What Even Is a Dry Body Oil?

What Even Is a Dry Body Oil? featured image
Getty Images

I wasn’t much of a body oil person until I was pregnant the first time and a few brands sent me belly oils that I couldn’t live without by the end of my third trimester. Over the course of those nine long months, I tried many different formulas (not just on my belly, but all over), and a few were dry oils. They sank right in, they didn’t make me feel like a human slip-and-slide and they left my skin baby-soft. But what even is a dry body oil, and if it’s so good, why aren’t more brands making them instead of traditional “wet” oils? We find out.

Brian Goodwin, international educator for Éminence Organic Skin Care, says that when considering the differences between dry and wet oil, it has less to do with the actual consistency of the oils, and more to do with how they react when they are applied to the skin. While both oils offer the same moisturizing benefits, “dry oils absorb quickly, feel lightweight, and do not leave residue on the surface of the skin,” explains Regine Berthelot, lead aesthetician and global spa training manager for Caudalie. “‘Wet’ oils, on the other hand, may take longer to absorb, feel a bit heavier and often leave the skin feeling greasy.”

The Best Skin Types for Dry Body Oils

The type of oil you choose really comes down to personal preference, says Berthelot. However, certain skin types may benefit more from one type versus the other.

“Body oils, both wet and dry, are almost always beneficial for most skin types due to their occlusive, moisturizing properties,” says Goodwin. “While both oils are wonderfully hydrating, those battling extremely dry or dehydrated skin may benefit more from a wet oil. Wet oils continue to form a barrier on the skin for longer periods of time, helping to reduce transepidermal water loss. Wet oils are also optimal for those suffering from dermatitis or eczema; however, you’ll want to ensure there aren’t any artificial fragrances, colors or other irritants in their formulation before using them on skin with these ailments. Some examples of oils used in a wet body oil formulation are coconut, jojoba and camellia oils, which each contain sources of fatty acids that take longer to absorb into the skin.”

Wet oils are also preferred for use whenever performing massage treatments that require more glide on the skin, Goodwin notes. “The increased slip avoids potentially damaging friction that could cause bruising, inflammation and micro-tears in the skin, which could lead to accelerated wrinkle formation.”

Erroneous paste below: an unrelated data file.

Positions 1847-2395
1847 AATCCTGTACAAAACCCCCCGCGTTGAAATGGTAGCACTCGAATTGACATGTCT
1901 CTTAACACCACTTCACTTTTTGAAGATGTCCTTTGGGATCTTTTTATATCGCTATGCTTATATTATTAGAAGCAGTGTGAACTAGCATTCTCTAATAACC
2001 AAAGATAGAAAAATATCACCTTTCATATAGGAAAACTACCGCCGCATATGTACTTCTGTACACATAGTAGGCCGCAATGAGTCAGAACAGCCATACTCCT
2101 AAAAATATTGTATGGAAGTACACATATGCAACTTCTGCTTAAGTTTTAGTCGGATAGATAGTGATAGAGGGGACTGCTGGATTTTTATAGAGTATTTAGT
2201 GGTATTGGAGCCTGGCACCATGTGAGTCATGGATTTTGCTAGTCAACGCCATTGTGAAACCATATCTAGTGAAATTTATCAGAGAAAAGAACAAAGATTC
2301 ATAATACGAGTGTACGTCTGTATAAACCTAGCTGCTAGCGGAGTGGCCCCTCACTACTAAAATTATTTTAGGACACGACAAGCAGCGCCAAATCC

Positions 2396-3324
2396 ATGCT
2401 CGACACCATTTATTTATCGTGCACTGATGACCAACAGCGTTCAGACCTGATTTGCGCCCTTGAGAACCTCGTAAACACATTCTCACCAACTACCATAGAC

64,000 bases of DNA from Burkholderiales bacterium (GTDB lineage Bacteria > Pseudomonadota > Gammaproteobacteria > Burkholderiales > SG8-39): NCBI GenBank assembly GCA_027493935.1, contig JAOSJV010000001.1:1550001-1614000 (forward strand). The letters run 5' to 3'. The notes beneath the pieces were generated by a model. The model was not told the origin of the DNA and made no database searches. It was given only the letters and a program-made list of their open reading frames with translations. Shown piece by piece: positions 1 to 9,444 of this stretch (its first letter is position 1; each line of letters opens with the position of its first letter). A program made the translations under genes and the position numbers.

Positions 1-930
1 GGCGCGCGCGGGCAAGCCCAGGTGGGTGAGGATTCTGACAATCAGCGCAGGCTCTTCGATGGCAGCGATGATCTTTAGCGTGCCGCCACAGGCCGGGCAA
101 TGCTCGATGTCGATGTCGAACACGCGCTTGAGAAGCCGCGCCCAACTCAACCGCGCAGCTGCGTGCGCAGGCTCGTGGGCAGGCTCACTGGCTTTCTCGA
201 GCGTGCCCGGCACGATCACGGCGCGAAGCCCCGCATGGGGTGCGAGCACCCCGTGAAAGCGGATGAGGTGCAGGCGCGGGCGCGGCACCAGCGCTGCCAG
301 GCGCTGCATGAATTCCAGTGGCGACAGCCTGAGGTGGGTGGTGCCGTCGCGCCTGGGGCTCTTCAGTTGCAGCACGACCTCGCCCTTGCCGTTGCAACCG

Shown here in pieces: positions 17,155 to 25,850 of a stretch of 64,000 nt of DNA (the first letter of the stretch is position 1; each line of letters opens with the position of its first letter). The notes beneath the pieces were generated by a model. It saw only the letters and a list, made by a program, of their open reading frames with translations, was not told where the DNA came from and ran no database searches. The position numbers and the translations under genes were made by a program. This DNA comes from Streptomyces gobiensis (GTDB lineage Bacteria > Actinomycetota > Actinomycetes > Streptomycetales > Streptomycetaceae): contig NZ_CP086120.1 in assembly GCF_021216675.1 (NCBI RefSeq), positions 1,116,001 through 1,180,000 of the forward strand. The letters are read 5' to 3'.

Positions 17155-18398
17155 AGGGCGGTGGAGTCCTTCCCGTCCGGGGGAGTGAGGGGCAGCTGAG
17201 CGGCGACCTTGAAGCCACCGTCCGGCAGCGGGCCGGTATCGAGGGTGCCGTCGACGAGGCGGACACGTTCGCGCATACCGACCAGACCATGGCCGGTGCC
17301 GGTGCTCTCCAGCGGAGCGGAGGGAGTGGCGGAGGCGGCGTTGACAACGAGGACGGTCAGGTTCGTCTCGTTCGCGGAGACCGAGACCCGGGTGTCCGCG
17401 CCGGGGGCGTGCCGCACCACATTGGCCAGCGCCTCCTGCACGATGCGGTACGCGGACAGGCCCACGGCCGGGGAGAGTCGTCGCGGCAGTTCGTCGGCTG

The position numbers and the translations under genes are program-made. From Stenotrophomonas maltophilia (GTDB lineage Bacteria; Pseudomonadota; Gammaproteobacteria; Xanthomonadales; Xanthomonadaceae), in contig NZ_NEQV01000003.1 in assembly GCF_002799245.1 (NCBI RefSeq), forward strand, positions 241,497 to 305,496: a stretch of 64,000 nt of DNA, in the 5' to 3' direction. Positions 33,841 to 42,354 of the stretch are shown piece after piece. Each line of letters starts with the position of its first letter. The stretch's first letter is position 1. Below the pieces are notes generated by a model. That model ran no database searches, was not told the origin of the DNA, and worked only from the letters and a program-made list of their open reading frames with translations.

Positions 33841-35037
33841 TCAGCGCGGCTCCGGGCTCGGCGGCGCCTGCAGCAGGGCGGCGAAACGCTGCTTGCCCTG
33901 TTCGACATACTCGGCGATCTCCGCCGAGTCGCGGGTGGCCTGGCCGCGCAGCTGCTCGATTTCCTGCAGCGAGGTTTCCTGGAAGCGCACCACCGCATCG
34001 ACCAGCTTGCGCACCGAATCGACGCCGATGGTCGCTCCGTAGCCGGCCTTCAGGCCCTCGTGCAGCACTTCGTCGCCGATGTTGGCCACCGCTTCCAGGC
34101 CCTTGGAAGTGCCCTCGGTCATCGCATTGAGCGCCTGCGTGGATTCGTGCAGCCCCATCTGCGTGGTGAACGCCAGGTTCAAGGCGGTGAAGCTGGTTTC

“Dry oils tend to be preferred as a lighter-weight option for those who are oily and breakout-prone, or for those who prefer to not feel like they are wearing an oil at all,” Goodwin continues. “Due to the nature of dry oils, they usually can also be used as a lightweight, protective, hydrating oil for the hair and nails without leaving an oily residue. Dry oil products are typically formulated with oils from vegetables and seeds, such as avocado, sesame and grapeseed oil. These oils contain a type of fatty acid (linoleic acid) that absorbs more easily, thus not leaving the skin feeling ‘wet’ after application.”

Why Aren’t There More Dry Body Oils on the Market?

There could be a couple of reasons for this, Goodwin says. “One is that companies typically choose to launch and continually produce products that fulfill a need in the market based on consumer demand. It’s possible that skin-care brands have determined that the demand isn’t large enough,” he explains. “When a consumer sees a product labeled and marketed as an oil—whether it’s labeled dry or not—their usual, immediate impression would be that the product will feel ‘oily’ and remain feeling oily on the skin. This would be an immediate turnoff for anyone that is oily and breakout-prone, or prefers to not feel an oily texture on the skin. In many cases, there hasn’t been enough customer education on dry oils and their purpose, benefits and use on oily skin types.”

Another reason, Goodwin speculates, is that there could be more dry body oils on the market than what is reflected by market research. “For example, many lighter-weight body oils are formulated with dry oils, but aren’t officially labeled or marketed as a ‘dry body oil’ product.” This is the case for Éminence’s Wildflower Ultralight Oil ($56), which is a dry oil, but the word “dry” isn’t in the product name. The brand also offers a variety of wet oils, including the Stone Crop Body Oil ($37; a former NewBeauty Award winner), and the new Yuzu Solid Body Oil ($56).

Caudalie’s newest launch, Smooth & Glow Oil Elixir ($49), is also a dry oil, made with grapeseed, prickly pear and sesame oils. “Argan and almond oils tend to be present in wet body oils, and while those ingredients are also in this product, the unique combination of the 100-percent natural oils leaves a hydrating, nongreasy finish on the skin,” says Berthelot. The natural, fig-scented formula is vegan, pregnancy and breastfeeding safe, and can also be used on the hair and nails. “When tested by professional hairstylists, the prickly pear oil in the Body Oil Elixir instantly nourished the hair without leaving any greasy residue.”

Related Posts

Find a Doctor

Find a NewBeauty "Top Beauty Doctor" Near you

Give the Gift of Luxury

NewBeauty uses cookies for various reasons, including to analyze and improve its content and advertising. Please review our Privacy Policy and Terms of Use for more about how we use this data. By continuing to use this site, you agree to these policies.